After a minor pandemic-related delay, Art Basel Hong Kong opens this month at last. With an impressive line-up of 130 galleries, we speak to some of the familiar representatives around town about this year’s edition and what they hope visitors will take away with them.
In Conversation with Leo Xu, Senior Director, David Zwirner Hong Kong
Has your gallery’s curation focus changed since Covid?
Although planning has been more uncertain, the gallery’s focus has remained committing to present the best artists and exhibitions to our audiences in Hong Kong and we’ve been pleased to present standout exhibition by artists including Isa Genzken, Josef Albers and James Welling among others this past year.
During this time, we’ve also launched our Wechat Mini Program that extends our physical programs online in digital viewing rooms which has allowed us to continue sharing our artists with audiences in China and around the world.
What/who are some highlights you’ll be showing this year?
At this year’s Art Basel Hong Kong, we will be presenting new works by Katherine Bernhardt, Lisa Yuskavage, Nate Lowman, and Oscar Murillo. Bernhardt’s vibrant canvases draw from pop culture and images from everyday life; we will also be showing Lowman’s latest series depicting satellite renderings of hurricanes which just debuted in our New York space.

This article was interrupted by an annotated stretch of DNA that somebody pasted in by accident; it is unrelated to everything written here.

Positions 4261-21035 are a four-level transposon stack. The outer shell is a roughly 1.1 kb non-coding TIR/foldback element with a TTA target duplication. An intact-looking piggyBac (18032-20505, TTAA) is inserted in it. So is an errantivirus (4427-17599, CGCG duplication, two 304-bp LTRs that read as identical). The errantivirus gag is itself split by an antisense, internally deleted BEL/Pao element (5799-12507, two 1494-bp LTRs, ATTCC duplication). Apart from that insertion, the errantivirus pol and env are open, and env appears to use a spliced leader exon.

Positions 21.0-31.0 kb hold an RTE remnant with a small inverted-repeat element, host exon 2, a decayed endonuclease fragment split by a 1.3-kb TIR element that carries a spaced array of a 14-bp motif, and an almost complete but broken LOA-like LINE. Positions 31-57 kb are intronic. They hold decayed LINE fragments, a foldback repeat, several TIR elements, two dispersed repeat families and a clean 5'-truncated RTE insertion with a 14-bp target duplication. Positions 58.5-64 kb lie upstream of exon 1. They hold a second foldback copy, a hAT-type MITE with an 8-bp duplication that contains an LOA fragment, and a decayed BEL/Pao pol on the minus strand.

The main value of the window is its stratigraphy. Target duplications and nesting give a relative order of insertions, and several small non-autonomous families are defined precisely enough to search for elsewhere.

The booth will also present important works by R. Crumb, Stan Douglas, Dan Flavin, Raymond Pettibon, Thomas Ruff, Wolfgang Tillmans, Franz West, and Jordan Wolfson.
What are some important topics/conversations you hope to spark in the fair visitors?
At the fair, we always aim to connect visitors with the gallery’s global program and introduce them to artists, many of which haven’t been shown in Hong Kong before. In particular, Nate Lowman’s new series of large-scale paintings raises important questions about climate change as well as the circulation of images in news media, whilst Katherine Bernhardt’s bright and often humorous works draw inspiration from her own life and childhood as well as the wide range of cultural symbols in our contemporary world.
Featured image courtesy of Marcel Dzama and Raymond Pettibon, No Title (The weight of…) (2019)